There are many Christians who are either unfamiliar with meditation or concerned that it’s inappropriate to practice. However, a brief look at the actual substance of meditation should put any concerns at rest and demonstrate the value of meditation for followers of Jesus today.
Meditation is a way to become mindful of the present, creating space to hear what God is speaking in the present moment rather than allowing our minds to run unchecked. We’re surrounded by noise, choose to add more noise, and may not even realize how much negative noise is coming from our own heads.
Christian meditation is a way to become mindful of what we are thinking so that our thoughts can be open to direction from God.
Stephanie Vozza writes about the basics of meditation for Fast Company:
Mindful people—those who live in the present—can step back and stay on the riverbank, watching their current of thoughts and not getting swept away by their content.
Meditation fosters mindfulness, but the practice seems difficult in today’s world of constant stimulation: “People think the goal of meditation is to empty the mind,” says Brooks. “It’s not about clearing the mind; it’s about focusing on one thing. When the mind wanders, the meditation isn’t a failure. Our brain is like a wayward puppy, out of control. Catching it and putting it back to the object of focus is the mediation.”
Brooks says meditating is like exercise; a full workout is preferred, but there is value in short bursts.
“Research shows that a total of 15 minutes of meditating each day for several weeks produces detectable, positive changes in the brain as well as corresponding reductions in stress, anxiety, and an enhanced sense of well-being,” says Brooks. “You can get the benefits of a formal meditation practice by weaving mini-meditations into your daily life.”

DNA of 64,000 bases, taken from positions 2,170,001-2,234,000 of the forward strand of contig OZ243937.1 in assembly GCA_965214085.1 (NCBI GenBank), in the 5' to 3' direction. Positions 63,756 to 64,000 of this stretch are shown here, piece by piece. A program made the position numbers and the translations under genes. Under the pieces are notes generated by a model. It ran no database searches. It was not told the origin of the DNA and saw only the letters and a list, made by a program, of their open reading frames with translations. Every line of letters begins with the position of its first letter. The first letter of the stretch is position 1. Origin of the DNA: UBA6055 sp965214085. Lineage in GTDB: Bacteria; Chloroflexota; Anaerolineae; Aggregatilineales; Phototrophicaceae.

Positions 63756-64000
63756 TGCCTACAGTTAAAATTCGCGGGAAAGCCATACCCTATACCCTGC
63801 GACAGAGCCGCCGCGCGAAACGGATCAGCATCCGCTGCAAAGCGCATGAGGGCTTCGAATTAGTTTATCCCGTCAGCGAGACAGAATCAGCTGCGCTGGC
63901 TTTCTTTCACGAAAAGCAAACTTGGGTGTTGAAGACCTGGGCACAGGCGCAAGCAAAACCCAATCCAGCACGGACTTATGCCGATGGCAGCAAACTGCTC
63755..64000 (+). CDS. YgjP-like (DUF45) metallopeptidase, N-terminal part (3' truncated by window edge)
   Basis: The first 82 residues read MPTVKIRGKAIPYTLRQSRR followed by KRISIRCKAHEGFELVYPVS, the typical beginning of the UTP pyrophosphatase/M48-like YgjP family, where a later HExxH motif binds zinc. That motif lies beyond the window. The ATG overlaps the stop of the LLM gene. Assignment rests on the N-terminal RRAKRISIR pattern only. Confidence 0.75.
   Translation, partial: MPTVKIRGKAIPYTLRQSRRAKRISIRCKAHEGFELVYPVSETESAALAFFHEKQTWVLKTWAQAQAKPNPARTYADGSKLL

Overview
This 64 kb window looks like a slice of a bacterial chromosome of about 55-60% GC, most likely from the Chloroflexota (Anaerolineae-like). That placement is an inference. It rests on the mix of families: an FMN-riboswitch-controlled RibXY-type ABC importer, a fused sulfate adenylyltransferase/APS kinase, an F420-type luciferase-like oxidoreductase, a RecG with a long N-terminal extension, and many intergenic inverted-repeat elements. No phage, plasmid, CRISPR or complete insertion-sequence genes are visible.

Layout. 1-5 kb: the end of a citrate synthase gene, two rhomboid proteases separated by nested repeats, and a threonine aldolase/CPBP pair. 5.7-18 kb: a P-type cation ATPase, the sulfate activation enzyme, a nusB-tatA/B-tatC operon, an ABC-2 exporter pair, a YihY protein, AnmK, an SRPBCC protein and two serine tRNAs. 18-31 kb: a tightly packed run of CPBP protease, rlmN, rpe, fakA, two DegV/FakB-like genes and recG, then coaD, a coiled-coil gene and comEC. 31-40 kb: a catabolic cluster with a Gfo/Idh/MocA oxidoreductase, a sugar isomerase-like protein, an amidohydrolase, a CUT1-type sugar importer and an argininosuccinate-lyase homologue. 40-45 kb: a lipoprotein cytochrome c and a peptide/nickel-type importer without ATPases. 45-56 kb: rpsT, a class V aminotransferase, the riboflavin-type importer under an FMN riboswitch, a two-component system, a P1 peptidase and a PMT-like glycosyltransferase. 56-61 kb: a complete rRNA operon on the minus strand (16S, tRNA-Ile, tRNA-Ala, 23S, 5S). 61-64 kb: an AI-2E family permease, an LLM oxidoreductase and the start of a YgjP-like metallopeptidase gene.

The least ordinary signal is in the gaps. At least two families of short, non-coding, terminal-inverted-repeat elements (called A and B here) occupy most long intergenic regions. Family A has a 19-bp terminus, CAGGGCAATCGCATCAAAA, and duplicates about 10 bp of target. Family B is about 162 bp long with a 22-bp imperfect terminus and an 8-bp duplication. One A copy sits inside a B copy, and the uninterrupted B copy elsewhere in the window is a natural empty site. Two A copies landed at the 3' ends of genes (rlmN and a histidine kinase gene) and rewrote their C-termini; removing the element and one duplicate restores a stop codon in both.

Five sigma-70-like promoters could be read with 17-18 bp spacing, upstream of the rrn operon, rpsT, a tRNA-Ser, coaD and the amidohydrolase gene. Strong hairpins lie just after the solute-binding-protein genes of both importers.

Source: Fast Company
Vozza adds a few simple prompts for meditation that you can incorporate throughout your day:
- Walking Meditation
- Red Light Meditation (turn off your radio while waiting at red lights)
- Exercise Meditation
- Eating/Drinking Meditation
- Waiting Meditation
- Task-Oriented Meditation
For instance, if you’re waiting in line or doing the dishes, turn off the radio or a podcast in order to become aware of God’s presence. I’ve often turned to a prayer word such as “mercy” or “beloved.” I also use the Jesus prayer: “Jesus Christ, only Son of God, have mercy on me, a sinner.”
I have incorporated all of these practices into my life at one point or another and have discovered that left to my own devices I am constantly reliving the past or fearing the future. By practicing these simple meditation practices I’m no longer at the mercy of my guilt or fears. I’m learning to live by faith and trust God in new, deeper ways.
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